A knock on the back door stopped Mary at the sink, her hands immersed in soapy water. She knew without turning around that it was Jared. Her lips tingled at the very thought of him, but she squashed that emotion. Her heart belonged to David. Another knock, firmer this time. She wiped her hands on a towel and walked over to the door. Ignoring her increased heart rate, she pasted a smile on her lips and cracked open the door. “Hi, Jared.”
He paused before answering. “Mary, I, uh, want to apologize.”
When he didn’t elaborate but merely stared at her, she stepped back. “Please come in.”
“Thank you.” He followed her into the kitchen, but hovered by the back door.
“You caught me in the middle of doing the dishes.” She returned to the sink. “If you don’t mind, I’ll just finish them while the water’s hot.” She plunged her hands into the soapy water, her back to Jared. The warm water usually soothed her but not tonight, not with Jared standing in her kitchen.
“I’m sorry to drop by like this, but I had to see you.”
Mary tightened her grip on a glass. Of course, he was going to say he was sorry for kissing her. That would be the honorable thing to do, and Jared was an honorable man. “Oh?”
“You were right.”
Carefully rinsing the glass, Mary set it in the drainer. “I was?” Goodness, at this rate, the apology would take forever.
“But not about my being jealous. I mean I would be jealous if David was, but he’s not, so I’m not. Really. But you think he is, so I guess that means I am jealous.”
“What on earth are you talking about?” She dried her hands and turned around to see Jared pacing by the door. No wonder his words were muddled—he wasn’t even walking in a straight line, but in a half circle.
He halted and took a step toward her. “I’m not making any sense, am I?”
She shook her head. “Not really.”
“And me, a psychiatrist who’s supposed to know the right thing to say in any situation.”
“That does seem to put you in a quandary.” Mary folded her hands. Jared usually had no problem telling her what he thought, but not today, which made her wary of what he had to say.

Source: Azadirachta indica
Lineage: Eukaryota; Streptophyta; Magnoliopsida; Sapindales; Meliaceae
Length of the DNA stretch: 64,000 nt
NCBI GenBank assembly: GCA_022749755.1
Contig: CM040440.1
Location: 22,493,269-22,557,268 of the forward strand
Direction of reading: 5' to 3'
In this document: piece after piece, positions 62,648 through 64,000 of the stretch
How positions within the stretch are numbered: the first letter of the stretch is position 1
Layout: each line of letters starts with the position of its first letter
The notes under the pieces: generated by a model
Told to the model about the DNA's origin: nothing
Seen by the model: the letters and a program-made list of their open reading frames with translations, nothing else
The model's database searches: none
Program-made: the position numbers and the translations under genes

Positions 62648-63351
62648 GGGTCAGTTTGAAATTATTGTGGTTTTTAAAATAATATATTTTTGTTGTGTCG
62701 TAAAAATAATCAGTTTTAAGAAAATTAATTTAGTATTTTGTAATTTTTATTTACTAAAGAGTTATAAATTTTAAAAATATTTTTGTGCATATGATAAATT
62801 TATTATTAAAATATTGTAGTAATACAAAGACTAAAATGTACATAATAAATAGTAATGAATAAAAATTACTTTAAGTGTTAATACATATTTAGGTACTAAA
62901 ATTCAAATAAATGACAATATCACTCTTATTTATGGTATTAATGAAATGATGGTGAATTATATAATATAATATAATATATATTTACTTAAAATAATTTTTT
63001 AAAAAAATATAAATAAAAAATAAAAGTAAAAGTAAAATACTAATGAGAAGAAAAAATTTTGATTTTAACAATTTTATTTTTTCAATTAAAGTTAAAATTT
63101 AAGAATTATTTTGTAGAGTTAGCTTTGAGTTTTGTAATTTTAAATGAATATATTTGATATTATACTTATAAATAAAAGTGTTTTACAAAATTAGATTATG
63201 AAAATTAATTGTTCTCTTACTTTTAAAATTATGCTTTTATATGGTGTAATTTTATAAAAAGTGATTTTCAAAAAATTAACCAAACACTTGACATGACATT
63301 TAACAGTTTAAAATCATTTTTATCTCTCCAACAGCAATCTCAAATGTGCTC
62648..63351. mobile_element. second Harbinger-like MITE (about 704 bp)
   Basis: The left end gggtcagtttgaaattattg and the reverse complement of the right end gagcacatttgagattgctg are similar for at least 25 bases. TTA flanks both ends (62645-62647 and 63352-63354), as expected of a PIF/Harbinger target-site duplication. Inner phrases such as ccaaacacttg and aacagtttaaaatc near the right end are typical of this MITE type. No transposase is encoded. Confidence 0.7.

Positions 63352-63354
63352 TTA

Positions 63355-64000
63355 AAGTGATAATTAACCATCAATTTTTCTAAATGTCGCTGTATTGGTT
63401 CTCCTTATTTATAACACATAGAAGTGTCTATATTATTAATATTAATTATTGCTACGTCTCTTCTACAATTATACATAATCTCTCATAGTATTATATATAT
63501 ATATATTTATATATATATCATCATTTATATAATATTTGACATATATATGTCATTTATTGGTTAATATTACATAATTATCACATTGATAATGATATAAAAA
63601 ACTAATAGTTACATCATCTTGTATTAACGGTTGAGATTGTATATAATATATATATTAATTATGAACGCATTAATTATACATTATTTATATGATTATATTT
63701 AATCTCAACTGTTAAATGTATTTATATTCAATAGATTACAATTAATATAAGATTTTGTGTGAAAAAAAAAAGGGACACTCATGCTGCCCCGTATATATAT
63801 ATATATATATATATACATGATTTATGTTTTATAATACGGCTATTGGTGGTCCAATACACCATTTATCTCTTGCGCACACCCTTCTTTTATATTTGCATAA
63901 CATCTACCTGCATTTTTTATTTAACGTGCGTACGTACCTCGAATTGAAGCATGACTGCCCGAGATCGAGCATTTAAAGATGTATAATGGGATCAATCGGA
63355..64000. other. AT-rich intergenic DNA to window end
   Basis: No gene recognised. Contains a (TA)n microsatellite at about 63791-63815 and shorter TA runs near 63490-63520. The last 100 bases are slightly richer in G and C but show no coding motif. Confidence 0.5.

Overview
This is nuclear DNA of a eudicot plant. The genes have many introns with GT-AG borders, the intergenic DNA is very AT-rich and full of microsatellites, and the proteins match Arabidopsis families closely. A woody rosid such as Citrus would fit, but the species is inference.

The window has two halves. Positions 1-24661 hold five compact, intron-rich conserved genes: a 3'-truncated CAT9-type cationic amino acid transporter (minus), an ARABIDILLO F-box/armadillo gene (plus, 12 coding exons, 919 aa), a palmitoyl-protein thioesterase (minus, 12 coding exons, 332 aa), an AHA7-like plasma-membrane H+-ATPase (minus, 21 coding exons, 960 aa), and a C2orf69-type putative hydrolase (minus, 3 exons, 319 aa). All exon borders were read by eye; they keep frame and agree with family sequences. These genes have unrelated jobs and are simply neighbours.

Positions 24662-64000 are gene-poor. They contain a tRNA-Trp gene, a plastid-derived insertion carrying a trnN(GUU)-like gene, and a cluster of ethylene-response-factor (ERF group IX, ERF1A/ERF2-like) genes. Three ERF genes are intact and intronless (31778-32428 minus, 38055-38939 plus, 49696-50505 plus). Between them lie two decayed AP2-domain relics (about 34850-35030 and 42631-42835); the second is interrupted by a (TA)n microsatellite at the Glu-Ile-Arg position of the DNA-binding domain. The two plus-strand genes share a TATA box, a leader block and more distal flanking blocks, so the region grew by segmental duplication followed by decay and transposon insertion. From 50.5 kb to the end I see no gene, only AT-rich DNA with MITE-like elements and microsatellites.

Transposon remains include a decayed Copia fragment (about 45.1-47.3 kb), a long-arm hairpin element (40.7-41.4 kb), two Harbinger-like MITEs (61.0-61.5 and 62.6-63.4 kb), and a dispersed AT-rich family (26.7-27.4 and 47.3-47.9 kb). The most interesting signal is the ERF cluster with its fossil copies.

“I’m really worried about you marrying some guy you barely know,” he blurted.
Mary held up her hand. “I’m not going over that again, Jared. I do know David.”
“But what if he’s not who he says he is?” He reached up to rub the back of his neck.
“I’m running a background check on him. I know I should have done it earlier. I’m not stupid, you know. Besides, Bringing Christ to Latin America vetted him, too. I checked that organization out, and it’s legit.” She might not have romantic experience but she did know David, and he wasn’t going to hurt her. He loved her, showed her that daily in their chats and the way he included her in planning their life together in Peru.
“I have a good reason to believe he’s not who he says he is.” Jared crossed his arms.
She narrowed her eyes. “Really?” Mary hoped he heard the sarcasm in her tone, but raised her eyebrows for emphasis. “Do you have any solid proof?”
He broke eye contact and looked at the floor. “Not exactly.” He took another step toward her, then reached over to touch her hair. “I don’t want you to get hurt.”
“David wouldn’t hurt me.” She was beginning to feel like one of his patients. She could take care of herself; she had been doing just fine on her own for years.
“How can you be sure when you haven’t even met him, haven’t stared into his eyes?” He inched closer, his hand grazing her cheek. “Eyes are the windows to your soul. You can tell a lot by someone’s eyes.”
“That’s deep.” She licked her lips, wishing that had come out more sarcastic than it had.
“Your eyes are talking to me right now.” His fingers wound themselves into her hair, which hung loose down her back.
“What are my eyes saying?” Part of her longed to surrender to the spell that was drawing them together, while another part wanted to remain aloof because of his inferences about David.
“They’re saying, ‘I have doubts about David.’”
She blinked and took a step back, shaking her head to dislodge his hand from her hair. “Doubts about David? You’re making that up.” Just because she had enjoyed their kiss yesterday didn’t mean she wasn’t committed to David.
“No, I’m not. You do have concerns about him.”
“No, I don’t.” She frowned. “I love him and am going to marry him in five weeks.”
“Then why did you want to kiss me just now?”